Population in Animal Ecology, Biology tutorial


A population is all the organisms that both belong to the same species and live in the same geographical area. The area that is used to define the population is such that inter-breeding is possible between any pair within the area and more probable than cross-breeding with individuals from other areas. Normally breeding is substantially more common within the area than across the border.

In sociology, population refers to a collection of human beings. Demography is a sociological discipline which entails the statistical study of human populations. This article refers mainly to human population.

Population genetics:         

In population genetics a population is a set of organisms in which any pair of members can breed together. This implies that all members belong to the same species and live near each other.

World human population:

As of 16 March 2011, world population is evaluated by the United States Census Bureau to be 6.906 billion. According to papers published by United States Census Bureau, the world population hit 6.5 billion (6,500,000,000) on 24 February 2006. The United Nations Population Fund designated 12 October 1999 as the approximate day on which world population reached 6 billion. This was about 12 years after world population reached 5 billion in 1987, and 6 years after world population reached 5.5 billion in 1993. The population of some countries, such as Nigeria and China is not even known to the nearest million, so there is a considerable margin of error in such estimates.

i) Population growth:

Population growth increased significantly as the Industrial Revolution gathered pace from 1700 onwards. The last 50 years have seen a yet more rapid increase in the rate of population growth due to medical advances and substantial increases in agricultural productivity, particularly beginning in the 1960s, made by the Green Revolution. In 2007 the United Nations Population Division projected that the world's population will likely surpass 10 billion in 2055. In the future, world population has been expected to reach a peak of growth, from there it will decline due to economic reasons, health concerns, land exhaustion and environmental hazards. There is around an 85% chance that the world's population will stop growing before the end of the century. There is a 60% probability that the world's population will not exceed 10 billion people before 2100, and around a 15% probability that the world's population at the end of the century will be lower than it is today. For different regions, the date and size of the peak population will vary considerably.

The population pattern of less-developed regions of the world in recent years has been marked by gradually declining birth rates following an earlier sharp reduction in death rates. This transition from high birth and death rates to low birth and death rates is often referred to as the demographic transition.

ii) Control:

Human population control:

Human population control is the practice of artificially altering the rate of growth of a human population. Historically, human population control has been implemented by limiting the population's birth rate, usually by government mandate, and has been undertaken as a response to factors including high or increasing levels of poverty, environmental concerns, religious reasons, and overpopulation. While population control can involve measures that improve people's lives by giving them greater control of their reproduction, some programs have exposed them to exploitation.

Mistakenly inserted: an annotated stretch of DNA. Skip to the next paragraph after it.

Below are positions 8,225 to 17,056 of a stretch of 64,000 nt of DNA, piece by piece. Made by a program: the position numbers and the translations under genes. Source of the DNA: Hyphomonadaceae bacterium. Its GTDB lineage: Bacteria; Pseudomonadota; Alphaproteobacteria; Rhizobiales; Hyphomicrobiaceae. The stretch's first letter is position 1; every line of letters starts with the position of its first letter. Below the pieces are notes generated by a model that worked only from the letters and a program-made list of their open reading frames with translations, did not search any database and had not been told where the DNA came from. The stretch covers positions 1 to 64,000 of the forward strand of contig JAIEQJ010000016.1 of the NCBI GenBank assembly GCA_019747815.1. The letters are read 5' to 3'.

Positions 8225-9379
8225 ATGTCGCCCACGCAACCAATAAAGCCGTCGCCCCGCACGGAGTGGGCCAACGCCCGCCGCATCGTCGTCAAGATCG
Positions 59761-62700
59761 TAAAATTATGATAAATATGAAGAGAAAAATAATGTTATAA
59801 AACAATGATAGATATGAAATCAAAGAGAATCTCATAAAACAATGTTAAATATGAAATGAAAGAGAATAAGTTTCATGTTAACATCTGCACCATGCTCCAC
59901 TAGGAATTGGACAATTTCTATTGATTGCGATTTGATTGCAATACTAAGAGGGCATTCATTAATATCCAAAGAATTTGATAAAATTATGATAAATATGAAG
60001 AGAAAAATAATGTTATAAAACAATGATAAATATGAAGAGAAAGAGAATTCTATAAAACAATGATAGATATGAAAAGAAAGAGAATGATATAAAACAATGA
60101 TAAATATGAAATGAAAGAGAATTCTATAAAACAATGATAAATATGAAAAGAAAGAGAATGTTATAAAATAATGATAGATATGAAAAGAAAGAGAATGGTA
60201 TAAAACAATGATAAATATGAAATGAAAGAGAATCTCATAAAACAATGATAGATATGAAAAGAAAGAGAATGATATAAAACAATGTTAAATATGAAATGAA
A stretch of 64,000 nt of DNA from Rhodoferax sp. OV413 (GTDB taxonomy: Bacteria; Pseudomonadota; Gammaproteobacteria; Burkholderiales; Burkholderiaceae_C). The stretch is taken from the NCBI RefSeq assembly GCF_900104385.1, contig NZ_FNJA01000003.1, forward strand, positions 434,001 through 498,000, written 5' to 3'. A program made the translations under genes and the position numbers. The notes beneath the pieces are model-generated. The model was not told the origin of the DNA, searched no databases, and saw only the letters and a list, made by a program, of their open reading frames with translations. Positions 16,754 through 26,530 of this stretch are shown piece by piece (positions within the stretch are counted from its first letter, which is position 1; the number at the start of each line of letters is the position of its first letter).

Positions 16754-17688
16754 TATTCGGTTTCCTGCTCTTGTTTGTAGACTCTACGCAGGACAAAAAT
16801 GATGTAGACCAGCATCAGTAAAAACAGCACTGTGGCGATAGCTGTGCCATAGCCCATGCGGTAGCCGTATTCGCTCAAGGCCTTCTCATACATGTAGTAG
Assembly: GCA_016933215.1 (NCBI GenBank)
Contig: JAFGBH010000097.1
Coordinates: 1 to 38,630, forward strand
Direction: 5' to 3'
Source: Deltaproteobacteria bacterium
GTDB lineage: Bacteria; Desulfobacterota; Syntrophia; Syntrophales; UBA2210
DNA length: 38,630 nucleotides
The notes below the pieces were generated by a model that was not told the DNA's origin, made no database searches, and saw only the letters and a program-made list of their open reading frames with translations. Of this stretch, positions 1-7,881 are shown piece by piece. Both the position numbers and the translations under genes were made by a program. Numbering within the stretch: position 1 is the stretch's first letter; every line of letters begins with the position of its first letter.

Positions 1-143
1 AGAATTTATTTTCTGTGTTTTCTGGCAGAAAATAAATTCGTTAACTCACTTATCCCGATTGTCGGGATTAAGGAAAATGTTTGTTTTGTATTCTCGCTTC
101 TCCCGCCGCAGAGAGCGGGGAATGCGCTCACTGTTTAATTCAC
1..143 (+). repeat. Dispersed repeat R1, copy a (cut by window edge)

Worldwide, the population control movement was active throughout the 1960s and 1970s, driving many reproductive health and family planning programs. In the 1980s, tension grew between population control advocates and women's health activists who advanced women's reproductive rights as part of a human rights-based approach. Growing opposition to the narrow population control focus led to a significant change in population control policies in the early 1990s.

Introduction to Population cycle:

The population cycle in zoology is phenomenon where populations rise and fall over expected period of time. There are some species where population numbers have sensibly predictable patterns of change though full reasons for population cycles is one of the main unsolved ecological problems. There are number of factors that influence population change like availability of predators, food, diseases and climate.

Occurrence in mammal populations:

Olaus Magnus, the Archbishop of Uppsala in central Sweden, recognized that species of northern rodents had periodic peaks in population and published two reports on subject in middle of 16th century.

In North America, the event was recognized in populations of snowshoe hare. In 1865, trappers with Hudson's Bay Company were catching plenty of animals. By 1870, they were catching very few. It was lastly recognized that cycle of high and low catches ran over about a ten year period.

Other species:

While phenomenon is frequently related with rodents, it does occur in other species like ruffed grouse. There are other species that have irregular population explosions like grasshoppers where overpopulation results in locust swarms in Africa and Australia.

Relationships between predators and prey:        

There is also interaction between prey with periodic cycles and predators. As population expands, there is more food available for predators. As it contracts, there is less food available for predators, putting pressure on the population numbers.

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